Floor restoration – closing thoughts

Cathy put a lot of work into removing the paint from the living room floor. I now feel bad about all the effort that went into it.

During the floor sanding it became obvious that the paint removal wasn’t really necessary. The sander would have taken care of that in a heartbeat. The seemingly endless amount of small staples Cathy removed were, however, worth the effort. That is the kind of stuff you don’t want near a floor sander.

I also mentioned a number of water stains we had to contend with. The biggest one is in front of the kitchen back door.

If this one begins to bother us, we will have to hide it under a throw rug. That said, we like little imperfections like this. They are part of the house’s story.

Other, more minor damage to the hardwood floors was typically associated with the old cast iron radiators. Rather crude holes were punched into the floorboards for the radiator piping. I was able to fix most of those with a clean hole saw cut. The openings were easy to fill with wood plugs that I cut from salvaged boards.

Because of the radiator weight, the legs wore dents into the flooring, which partially came out during the sanding. Some remained and also become part of the house’s story.

Another issue, also associated with the radiators, was minor water damage due to leaking radiators or piping. Most of it came out during the sanding, but some stains still show.

The radiator in the dining room must have been the worst. Here the damage was so bad that we were unable to salvage or repair at the small scale. I had to replace the damaged hardwood floor boards with new material.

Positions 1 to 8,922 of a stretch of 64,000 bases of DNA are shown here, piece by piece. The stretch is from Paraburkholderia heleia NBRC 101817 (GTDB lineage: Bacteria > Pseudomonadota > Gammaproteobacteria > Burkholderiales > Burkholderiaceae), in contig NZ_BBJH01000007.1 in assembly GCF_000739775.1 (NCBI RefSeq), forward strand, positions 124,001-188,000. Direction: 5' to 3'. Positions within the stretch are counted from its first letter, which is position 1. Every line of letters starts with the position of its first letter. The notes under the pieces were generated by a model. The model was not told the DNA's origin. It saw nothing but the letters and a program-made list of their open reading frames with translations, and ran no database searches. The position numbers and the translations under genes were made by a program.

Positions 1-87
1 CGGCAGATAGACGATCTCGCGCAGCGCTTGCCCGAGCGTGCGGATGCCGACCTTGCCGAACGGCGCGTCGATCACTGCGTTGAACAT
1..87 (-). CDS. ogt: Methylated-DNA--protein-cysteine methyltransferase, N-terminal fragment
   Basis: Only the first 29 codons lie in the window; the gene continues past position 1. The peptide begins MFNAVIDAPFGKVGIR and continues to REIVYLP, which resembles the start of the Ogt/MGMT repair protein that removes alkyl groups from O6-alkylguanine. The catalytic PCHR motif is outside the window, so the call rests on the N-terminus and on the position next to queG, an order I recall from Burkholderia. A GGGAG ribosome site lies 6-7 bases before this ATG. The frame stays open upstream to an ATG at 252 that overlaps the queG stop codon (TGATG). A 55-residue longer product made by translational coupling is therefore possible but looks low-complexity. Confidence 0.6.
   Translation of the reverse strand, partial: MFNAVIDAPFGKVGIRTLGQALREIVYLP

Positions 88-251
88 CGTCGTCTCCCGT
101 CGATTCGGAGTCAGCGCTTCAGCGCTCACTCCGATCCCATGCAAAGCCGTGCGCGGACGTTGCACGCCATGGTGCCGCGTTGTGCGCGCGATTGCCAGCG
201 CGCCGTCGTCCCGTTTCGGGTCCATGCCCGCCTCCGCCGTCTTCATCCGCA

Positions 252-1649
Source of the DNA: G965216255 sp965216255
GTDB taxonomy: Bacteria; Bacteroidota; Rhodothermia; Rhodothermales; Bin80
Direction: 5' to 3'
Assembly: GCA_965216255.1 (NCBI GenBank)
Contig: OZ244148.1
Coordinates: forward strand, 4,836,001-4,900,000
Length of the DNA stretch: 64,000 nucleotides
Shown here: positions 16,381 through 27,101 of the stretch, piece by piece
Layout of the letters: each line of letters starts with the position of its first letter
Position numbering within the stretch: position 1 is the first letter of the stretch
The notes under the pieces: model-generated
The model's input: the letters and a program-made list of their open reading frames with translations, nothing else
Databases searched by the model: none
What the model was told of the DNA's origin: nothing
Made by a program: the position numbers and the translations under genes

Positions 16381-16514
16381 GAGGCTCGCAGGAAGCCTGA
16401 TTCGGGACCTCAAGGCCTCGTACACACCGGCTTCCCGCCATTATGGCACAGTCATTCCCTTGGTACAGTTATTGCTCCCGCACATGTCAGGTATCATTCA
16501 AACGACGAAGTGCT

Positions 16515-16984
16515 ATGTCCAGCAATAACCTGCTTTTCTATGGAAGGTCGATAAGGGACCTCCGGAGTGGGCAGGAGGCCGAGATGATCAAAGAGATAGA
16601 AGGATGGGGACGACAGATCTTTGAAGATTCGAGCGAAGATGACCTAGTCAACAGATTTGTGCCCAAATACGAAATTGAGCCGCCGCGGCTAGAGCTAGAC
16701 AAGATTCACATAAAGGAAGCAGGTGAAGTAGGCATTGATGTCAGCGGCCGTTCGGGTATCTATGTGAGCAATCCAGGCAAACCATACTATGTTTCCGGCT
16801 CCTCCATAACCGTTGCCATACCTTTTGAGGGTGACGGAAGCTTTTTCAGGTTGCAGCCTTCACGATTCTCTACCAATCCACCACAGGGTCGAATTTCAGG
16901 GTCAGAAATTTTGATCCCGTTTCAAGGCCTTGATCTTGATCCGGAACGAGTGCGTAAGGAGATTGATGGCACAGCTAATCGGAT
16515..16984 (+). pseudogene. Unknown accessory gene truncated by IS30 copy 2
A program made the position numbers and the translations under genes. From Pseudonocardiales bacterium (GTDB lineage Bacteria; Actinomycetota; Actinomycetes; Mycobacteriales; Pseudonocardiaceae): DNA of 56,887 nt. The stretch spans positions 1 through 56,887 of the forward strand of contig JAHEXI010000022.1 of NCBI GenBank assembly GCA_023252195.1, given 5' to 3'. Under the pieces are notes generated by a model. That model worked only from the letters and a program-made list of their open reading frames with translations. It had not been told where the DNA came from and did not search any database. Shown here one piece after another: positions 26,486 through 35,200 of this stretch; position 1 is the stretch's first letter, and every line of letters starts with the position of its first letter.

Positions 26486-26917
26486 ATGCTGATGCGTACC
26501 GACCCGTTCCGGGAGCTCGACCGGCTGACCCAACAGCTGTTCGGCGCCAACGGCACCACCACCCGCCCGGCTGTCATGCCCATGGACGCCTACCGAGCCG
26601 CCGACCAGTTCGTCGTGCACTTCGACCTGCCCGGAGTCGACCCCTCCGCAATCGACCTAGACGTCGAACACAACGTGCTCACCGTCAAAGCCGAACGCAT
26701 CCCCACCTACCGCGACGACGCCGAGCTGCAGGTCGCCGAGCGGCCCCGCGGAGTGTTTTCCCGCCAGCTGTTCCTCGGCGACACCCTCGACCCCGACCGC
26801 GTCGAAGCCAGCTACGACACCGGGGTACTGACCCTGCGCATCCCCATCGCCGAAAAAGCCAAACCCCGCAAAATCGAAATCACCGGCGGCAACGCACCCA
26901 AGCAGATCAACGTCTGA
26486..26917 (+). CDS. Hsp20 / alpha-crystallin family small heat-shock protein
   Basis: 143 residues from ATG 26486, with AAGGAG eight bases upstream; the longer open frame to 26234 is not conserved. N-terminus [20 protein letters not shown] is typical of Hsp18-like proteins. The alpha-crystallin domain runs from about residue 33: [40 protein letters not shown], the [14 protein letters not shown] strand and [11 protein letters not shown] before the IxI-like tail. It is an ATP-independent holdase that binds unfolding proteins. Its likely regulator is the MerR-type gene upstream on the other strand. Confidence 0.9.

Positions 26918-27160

The contrast between the new and the 100+ year old quarter sawn boards tell a story about material quality.

I have seen similar repairs and patches in other beautiful old houses. They appear not that uncommon and provide sort of a chronology of the repairs, alterations and remodeling efforts.

Overall we are very happy that we were able to reuse the original 100+ year old hardwood floors. Considering their age, what they have been through, and that reusing is always “greener”  than starting new, we feel that we are pretty good shape on the 1st floor.


I am, however, not so sure about some areas on the 2nd floor any more. I think we will have to brace for more extensive repair there.

About Marcus de la fleur

Marcus is a Registered Landscape Architect with a horticultural degree from the School of Horticulture at the Royal Botanic Gardens, Kew, and a Masters in Landscape Architecture from the University of Sheffield, UK. He developed a landscape based sustainable pilot project at 168 Elm Ave. in 2002, and has expanded his skill set to building science. Starting in 2009, Marcus applied the newly acquired expertise to the deep energy retrofit of his 100+ year old home in Chicago.

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